One of several animated biopics about to segue from the festival circuit to the big screen, “Josep” is a slim but engaging tribute to the legacy of Spanish artist Josep Bartolí (1910-95), a Catalonian republican whose Goya-esque drawings of his time in French concentration camps inspired the film’s Gallic helmer and art director Aurel (birth name Aurélien Froment), himself an acclaimed press illustrator and cartoonist. The film serves as a sharp reminder of the ignominious fate of some of the 500,000 Spanish refugees fleeing Franco’s anti-fascist forces in early 1939, and it also highlights the power of drawing to bear witness.
Like the forthcoming Danish animated documentary “Flee,” “Josep” was a selection of the 2020 Cannes Film Festival forced to cancel because of the coronavirus. It went on to win France’s César for best animated film and the European Film Award for best animated feature, as well as a slew of other festival prizes.
Taking a humanist and, at times, gently humorous approach, screenwriter Jean-Louis Milesi (long-time screenwriter of Robert Guédiguian’s films) tells the story of the courtly and charismatic Josep (voiced by Sergi López) through the prism of his friendship with Serge (Bruno Solo), a fictional French gendarme new to work at the camp and repulsed by the cruelty of his peers. Milesi adds an additional, present-day, layer to the tale by having the aging, ailing Serge (Gérard Hernandez) recount his memories to his wannabe artist grandson Valentin (David Marsais), who unexpectedly finds himself hanging on the older man’s every word while staring at the drawing Josep made of the death throes of his best friend.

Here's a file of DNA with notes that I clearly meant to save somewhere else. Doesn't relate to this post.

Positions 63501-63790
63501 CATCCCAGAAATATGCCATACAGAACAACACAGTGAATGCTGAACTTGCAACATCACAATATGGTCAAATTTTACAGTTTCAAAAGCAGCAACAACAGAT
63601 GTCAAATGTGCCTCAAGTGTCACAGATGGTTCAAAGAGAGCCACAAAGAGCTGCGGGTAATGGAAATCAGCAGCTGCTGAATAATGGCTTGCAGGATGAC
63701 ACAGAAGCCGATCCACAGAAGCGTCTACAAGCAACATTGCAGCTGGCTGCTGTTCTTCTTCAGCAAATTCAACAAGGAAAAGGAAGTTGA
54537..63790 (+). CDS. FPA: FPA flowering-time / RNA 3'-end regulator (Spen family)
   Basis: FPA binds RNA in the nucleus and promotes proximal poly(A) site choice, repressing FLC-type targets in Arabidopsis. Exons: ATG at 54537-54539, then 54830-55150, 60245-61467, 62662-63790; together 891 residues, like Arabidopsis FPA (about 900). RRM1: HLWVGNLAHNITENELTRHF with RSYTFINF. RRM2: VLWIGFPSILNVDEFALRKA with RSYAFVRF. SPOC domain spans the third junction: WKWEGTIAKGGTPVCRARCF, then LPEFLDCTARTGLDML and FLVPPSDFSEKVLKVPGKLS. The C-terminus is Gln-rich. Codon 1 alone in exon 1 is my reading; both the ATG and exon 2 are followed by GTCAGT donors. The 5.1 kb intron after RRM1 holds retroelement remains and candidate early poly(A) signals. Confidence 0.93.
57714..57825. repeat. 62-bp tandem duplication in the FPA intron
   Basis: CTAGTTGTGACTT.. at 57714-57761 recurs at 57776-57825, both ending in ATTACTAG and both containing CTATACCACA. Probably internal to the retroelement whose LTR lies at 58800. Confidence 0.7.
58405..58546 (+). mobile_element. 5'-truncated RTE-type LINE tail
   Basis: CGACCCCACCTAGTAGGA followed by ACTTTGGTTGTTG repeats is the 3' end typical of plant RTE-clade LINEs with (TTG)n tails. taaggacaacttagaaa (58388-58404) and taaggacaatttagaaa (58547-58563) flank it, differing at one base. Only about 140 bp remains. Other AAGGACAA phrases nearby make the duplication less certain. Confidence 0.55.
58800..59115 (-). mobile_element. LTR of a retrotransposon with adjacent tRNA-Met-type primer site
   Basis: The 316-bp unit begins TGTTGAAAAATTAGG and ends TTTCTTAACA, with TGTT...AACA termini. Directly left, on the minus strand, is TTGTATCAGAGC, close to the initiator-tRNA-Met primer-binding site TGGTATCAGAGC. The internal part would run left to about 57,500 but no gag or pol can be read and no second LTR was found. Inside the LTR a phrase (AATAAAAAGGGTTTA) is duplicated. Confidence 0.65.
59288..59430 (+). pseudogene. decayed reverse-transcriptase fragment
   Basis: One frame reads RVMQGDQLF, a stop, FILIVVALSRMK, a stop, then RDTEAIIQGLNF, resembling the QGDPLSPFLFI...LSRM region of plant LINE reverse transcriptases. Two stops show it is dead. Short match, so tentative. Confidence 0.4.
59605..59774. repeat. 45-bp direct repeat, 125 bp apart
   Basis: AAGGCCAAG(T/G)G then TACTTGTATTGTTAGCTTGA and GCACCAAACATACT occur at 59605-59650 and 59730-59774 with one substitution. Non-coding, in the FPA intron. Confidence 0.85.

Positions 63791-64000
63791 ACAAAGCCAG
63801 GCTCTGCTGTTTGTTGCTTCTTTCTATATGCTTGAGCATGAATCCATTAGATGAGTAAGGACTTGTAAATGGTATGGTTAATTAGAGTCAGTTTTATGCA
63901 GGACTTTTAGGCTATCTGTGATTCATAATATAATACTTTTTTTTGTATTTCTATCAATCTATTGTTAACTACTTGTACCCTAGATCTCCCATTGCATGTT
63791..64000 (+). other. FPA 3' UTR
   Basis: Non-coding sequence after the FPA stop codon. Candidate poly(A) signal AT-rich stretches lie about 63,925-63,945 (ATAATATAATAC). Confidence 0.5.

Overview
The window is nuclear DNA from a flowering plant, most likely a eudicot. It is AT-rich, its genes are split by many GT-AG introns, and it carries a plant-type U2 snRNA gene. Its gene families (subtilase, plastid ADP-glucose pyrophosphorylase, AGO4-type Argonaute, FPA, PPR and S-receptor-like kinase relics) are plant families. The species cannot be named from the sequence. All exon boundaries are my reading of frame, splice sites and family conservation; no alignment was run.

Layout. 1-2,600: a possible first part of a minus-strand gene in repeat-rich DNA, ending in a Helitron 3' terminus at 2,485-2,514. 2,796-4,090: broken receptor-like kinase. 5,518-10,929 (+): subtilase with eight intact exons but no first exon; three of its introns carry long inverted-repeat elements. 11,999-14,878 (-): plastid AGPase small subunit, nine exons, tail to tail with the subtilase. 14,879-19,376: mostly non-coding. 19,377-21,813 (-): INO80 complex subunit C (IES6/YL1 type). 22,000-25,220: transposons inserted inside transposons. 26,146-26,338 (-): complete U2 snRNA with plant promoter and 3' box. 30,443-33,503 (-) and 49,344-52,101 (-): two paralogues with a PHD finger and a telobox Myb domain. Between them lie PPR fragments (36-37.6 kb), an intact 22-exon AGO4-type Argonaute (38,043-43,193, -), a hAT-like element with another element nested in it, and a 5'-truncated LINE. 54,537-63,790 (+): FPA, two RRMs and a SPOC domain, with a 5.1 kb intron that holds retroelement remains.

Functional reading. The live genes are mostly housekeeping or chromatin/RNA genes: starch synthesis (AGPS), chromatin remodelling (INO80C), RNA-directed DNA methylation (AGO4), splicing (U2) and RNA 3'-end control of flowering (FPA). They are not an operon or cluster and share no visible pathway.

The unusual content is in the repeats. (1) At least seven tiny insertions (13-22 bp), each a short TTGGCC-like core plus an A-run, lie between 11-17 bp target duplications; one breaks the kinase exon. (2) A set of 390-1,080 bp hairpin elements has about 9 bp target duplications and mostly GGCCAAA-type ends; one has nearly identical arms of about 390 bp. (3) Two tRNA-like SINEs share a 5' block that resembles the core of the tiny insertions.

One of many anti-Franco fighters who sought refuge in France and found themselves locked behind barbed wire, brutally treated by their guards and left to die of hunger, cold and disease, Josep saves himself from going mad by sketching on whatever surface he can find. The sympathetic Serge notices his talent and smuggles him a pencil. But he cannot save Josep and his compañeros from the worst predations of the inhumane French guards. As in Josep’s drawings, Aurel chillingly depicts the main offender with ugly, porcine features.
Since Josep is constantly sketching, it allows Aurel to bring a montage of Josep’s works to the screen, animating some of them. Josep’s sketches of the naked men forced to bathe in a freezing lake painfully contrast with Aurel’s depiction of the cozy gendarme HQ, where the guards bathe and shave as if in a civilized world. Also horrifying are the scenes of the famished internees making a meal out of whatever animal comes their way.
After Serge slips Josep out of the camp one night so he can search for his missing fiancée, the Spanish artist escapes. As Serge tells it, they reunite in Mexico in 1943 where Josep is having an affair with Frida Kahlo (voiced by Sílvia Pérez Cruz). In a welcome bit of humor, Frida boasts a surprisingly frank and salty tongue. We see the astute observations she makes to Josep about his art come true as in his later life as he moves from black and white line drawings to abstract color paintings.
Shot in CinemaScope using a 2D animation process, the film’s color scheme separates and defines the five distinct eras depicted. The animation, like Josep’s drawings, makes events instantly clear to the viewer. The strong subject matter as well as the eponymous subject’s storied life makes one wish for a longer running time than 72 minutes.